While the invention has been disclosed in connection with a preferred embodiment, it will be understood that it is not-intended to limit the inventionto the particular embodiment shown, but it is intended, on the contrary, to cover the various alternative and equivalent forms of the invention included within the spirit and scope of the appended claims.

Turning now to the drawings there is shown at 10 a typical installation of modular wall construction including three panels 11, 12 and 13 and with an interposed doorway 14. The panels are supported on framework generally indicated at 20. The framework includes vertical studs 21 of hollow rectangular, or square, cross section, a base member 26 of hollow rectangular construction preferably in the form of an upwardly facing channel, and an upper horizontal member 27 also of hollow rectangular construction and which is preferably in the form of an inverted channel, the horizontal members 26, 27 being suitably secured to the floor 28 and ceiling 29, respectively. The studs 21-25 and the horizontal members 26, 27 are of the same thickness so as to present flush mounting surfaces for the panels 11-13.

In accordance with the present invention, the inside surfaces of the studs, which are inwardly falling and opposed to one another, are spaced by a distance which is slightly less than the width of the wall panel so that the panel overlaps the front surfaces of the studs by a predetermined amount, panel holders being provided along the respective lateral edges of the panelin the form of strips of zig-zag cross section, each panel holder having a. a forwardly projecting leg for enclosing the raw edge of the panel, b. a rearwardly projecting leg for positioning against the inside surface of the adjacent stud and c. a flat central portion which is sandwiched between the panel'and the stud and having a width equal to the amount of panel overlap, with means on the inside surfaces of each of the studs for retentive engagement of the rearwardly projecting leg to maintain the panel seated with respect to the front surface of the stud.

Thus as shown in the drawings (with particular reference to FIGS. 4 and 4a), there is interposed between the stud 21 and the panel 11 a panel holder strip 30 having a forwardly projecting leg 31 which may also be referred to as a fin, or flange, as well as a rearwardly projecting leg 32 intended to lie flatly alongside of the inside surface of the stud 21. The forwardly and rearwardly projecting legs are joined by a central leg 33 which is intended to lie flatly against the front surface 34 of the stud 21, the portion 33 having a dimension 0L which is equal to the amount of lateral overlap of the panel 11 with respect to the stud. The three portions 31, 32 and 33, which lie in zig-zag or Z configuration, are adequate to perform the mounting and retention functions to be described. However, in accordance with one of the aspects of the invention the central portion 33 has an extension 35 which increases the area in supporting engagement with the backside of the panel. The portion 35 is preferably formed by an auxiliary leg which is reversely bent at 36. It is convenient, when considering the preferred construction shown in FIG. 4a, to think of it as being of T-shaped cross section, with the rearwardly projecting leg 32 forming the central leg of the T and the portions 33, 35 forming a cross member at right angles thereto, the cross member being distinguished by a sharp reverse bend 36 along one edge and by provision of an integral fin or flange along its margin 37 at which there is a right angled bend to form the forwardly projecting flange or leg 31.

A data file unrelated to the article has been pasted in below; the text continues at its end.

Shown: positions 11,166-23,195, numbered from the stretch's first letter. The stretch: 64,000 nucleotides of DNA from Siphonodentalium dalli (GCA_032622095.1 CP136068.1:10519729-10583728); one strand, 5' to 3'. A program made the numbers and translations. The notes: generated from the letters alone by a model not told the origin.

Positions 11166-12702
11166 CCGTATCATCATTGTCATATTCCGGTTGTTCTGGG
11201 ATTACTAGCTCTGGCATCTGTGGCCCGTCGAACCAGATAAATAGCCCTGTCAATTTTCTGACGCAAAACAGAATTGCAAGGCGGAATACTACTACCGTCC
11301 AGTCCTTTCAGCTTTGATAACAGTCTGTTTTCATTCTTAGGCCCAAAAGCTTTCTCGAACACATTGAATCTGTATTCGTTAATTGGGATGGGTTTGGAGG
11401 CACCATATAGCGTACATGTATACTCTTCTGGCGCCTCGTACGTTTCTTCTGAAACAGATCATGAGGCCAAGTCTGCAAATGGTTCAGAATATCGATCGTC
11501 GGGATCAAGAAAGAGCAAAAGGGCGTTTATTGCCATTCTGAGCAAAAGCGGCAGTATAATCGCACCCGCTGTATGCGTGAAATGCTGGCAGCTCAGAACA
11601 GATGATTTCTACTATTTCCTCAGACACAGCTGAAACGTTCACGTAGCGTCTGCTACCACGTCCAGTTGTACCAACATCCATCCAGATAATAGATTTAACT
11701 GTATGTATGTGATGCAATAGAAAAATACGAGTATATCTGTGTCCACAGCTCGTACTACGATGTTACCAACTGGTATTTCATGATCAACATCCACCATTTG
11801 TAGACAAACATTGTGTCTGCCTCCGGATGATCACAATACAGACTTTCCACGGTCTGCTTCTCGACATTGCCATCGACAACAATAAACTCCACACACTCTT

For the purpose of retaining the holder 30 in its flatly nested position with respect to the stud surface 34, the stud carries along its inside surface, indicated at 39, a spring clip 50 having a cantilevered portion 51 presenting a leading edge 52 and which is secured to the inside surface of the stud by means of screws or rivets 53. If desired, the clip may be secured to lugs integral with the stud. Alternatively, lugs may be provided on the clip fitting into openings in the stud. The cantilevered portion 51 of the clip, since the clip is formed of metal of a springy nature, is biased in the direction of the stud and therefore serves as a retentative pocket for insertion of the rearwardly projecting leg 32 of the holder. Preferably in accordance with the invention, the clip 50 is provided, along its inside surface, with a groove 55 which is longitudinally, i.e., vertically oriented, and which detentingly accepts a ridge 56 which is deformed out of the metal of the holder strip-and which extends in vertical mating relationship. The metal of which the clip is formed is preferably bent, as shown in the region 52 of the presented edge so that it provides a tapered guidance surface for entry of the leg 32 of the holder.